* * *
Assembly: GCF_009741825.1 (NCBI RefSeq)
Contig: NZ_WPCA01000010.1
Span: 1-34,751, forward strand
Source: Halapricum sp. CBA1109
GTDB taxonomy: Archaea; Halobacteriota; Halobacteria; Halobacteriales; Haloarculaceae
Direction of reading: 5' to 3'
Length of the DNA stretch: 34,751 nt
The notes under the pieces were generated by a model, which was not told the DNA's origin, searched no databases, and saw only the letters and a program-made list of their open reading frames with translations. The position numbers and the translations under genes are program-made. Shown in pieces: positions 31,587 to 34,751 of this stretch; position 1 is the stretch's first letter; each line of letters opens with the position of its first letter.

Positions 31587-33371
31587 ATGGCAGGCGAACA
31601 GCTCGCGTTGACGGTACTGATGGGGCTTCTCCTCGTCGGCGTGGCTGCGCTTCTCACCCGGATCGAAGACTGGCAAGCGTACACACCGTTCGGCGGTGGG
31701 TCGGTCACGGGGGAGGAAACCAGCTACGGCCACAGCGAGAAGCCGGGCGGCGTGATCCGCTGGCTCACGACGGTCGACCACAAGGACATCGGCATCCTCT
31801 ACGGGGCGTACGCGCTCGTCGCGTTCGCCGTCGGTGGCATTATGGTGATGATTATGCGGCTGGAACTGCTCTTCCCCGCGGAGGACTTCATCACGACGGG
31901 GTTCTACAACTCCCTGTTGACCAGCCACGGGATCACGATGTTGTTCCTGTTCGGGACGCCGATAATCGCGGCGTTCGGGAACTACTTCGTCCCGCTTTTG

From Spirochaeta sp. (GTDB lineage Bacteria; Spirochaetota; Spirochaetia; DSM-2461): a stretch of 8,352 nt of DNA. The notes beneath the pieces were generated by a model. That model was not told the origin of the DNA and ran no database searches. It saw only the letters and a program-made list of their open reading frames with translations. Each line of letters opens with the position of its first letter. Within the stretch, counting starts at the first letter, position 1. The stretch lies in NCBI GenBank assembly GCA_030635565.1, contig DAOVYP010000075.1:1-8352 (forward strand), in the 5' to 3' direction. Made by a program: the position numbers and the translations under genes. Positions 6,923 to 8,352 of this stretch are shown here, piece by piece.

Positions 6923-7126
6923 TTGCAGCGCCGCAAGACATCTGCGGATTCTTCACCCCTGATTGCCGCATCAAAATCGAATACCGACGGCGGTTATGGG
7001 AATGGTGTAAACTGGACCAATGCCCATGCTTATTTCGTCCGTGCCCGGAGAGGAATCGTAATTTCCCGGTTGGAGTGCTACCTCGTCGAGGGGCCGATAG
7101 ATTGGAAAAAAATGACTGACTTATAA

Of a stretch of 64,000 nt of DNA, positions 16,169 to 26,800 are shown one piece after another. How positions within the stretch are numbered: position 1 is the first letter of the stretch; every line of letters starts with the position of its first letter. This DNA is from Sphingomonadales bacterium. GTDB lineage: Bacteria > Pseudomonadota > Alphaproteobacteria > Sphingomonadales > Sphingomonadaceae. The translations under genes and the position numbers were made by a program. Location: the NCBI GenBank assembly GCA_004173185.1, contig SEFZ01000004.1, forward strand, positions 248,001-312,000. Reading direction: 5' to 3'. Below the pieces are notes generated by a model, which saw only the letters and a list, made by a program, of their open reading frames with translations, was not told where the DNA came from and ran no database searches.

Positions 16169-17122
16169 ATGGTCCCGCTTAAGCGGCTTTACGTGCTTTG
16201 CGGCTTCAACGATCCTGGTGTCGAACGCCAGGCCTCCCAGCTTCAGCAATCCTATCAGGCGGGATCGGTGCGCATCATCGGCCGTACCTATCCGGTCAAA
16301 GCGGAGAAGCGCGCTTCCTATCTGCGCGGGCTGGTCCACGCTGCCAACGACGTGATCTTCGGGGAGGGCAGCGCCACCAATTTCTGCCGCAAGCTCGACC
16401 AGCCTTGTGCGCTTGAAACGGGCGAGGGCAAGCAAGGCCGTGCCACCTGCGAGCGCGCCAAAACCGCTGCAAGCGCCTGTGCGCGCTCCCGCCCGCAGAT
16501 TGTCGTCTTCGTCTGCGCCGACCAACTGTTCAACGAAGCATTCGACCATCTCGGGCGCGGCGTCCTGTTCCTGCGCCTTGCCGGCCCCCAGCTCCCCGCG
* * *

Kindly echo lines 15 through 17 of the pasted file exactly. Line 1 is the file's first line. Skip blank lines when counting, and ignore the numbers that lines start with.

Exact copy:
From Spirochaeta sp. (GTDB lineage Bacteria; Spirochaetota; Spirochaetia; DSM-2461): a stretch of 8,352 nt of DNA. The notes beneath the pieces were generated by a model. That model was not told the origin of the DNA and ran no database searches. It saw only the letters and a program-made list of their open reading frames with translations. Each line of letters opens with the position of its first letter. Within the stretch, counting starts at the first letter, position 1. The stretch lies in NCBI GenBank assembly GCA_030635565.1, contig DAOVYP010000075.1:1-8352 (forward strand), in the 5' to 3' direction. Made by a program: the position numbers and the translations under genes. Positions 6,923 to 8,352 of this stretch are shown here, piece by piece.

Positions 6923-7126
6923 TTGCAGCGCCGCAAGACATCTGCGGATTCTTCACCCCTGATTGCCGCATCAAAATCGAATACCGACGGCGGTTATGGG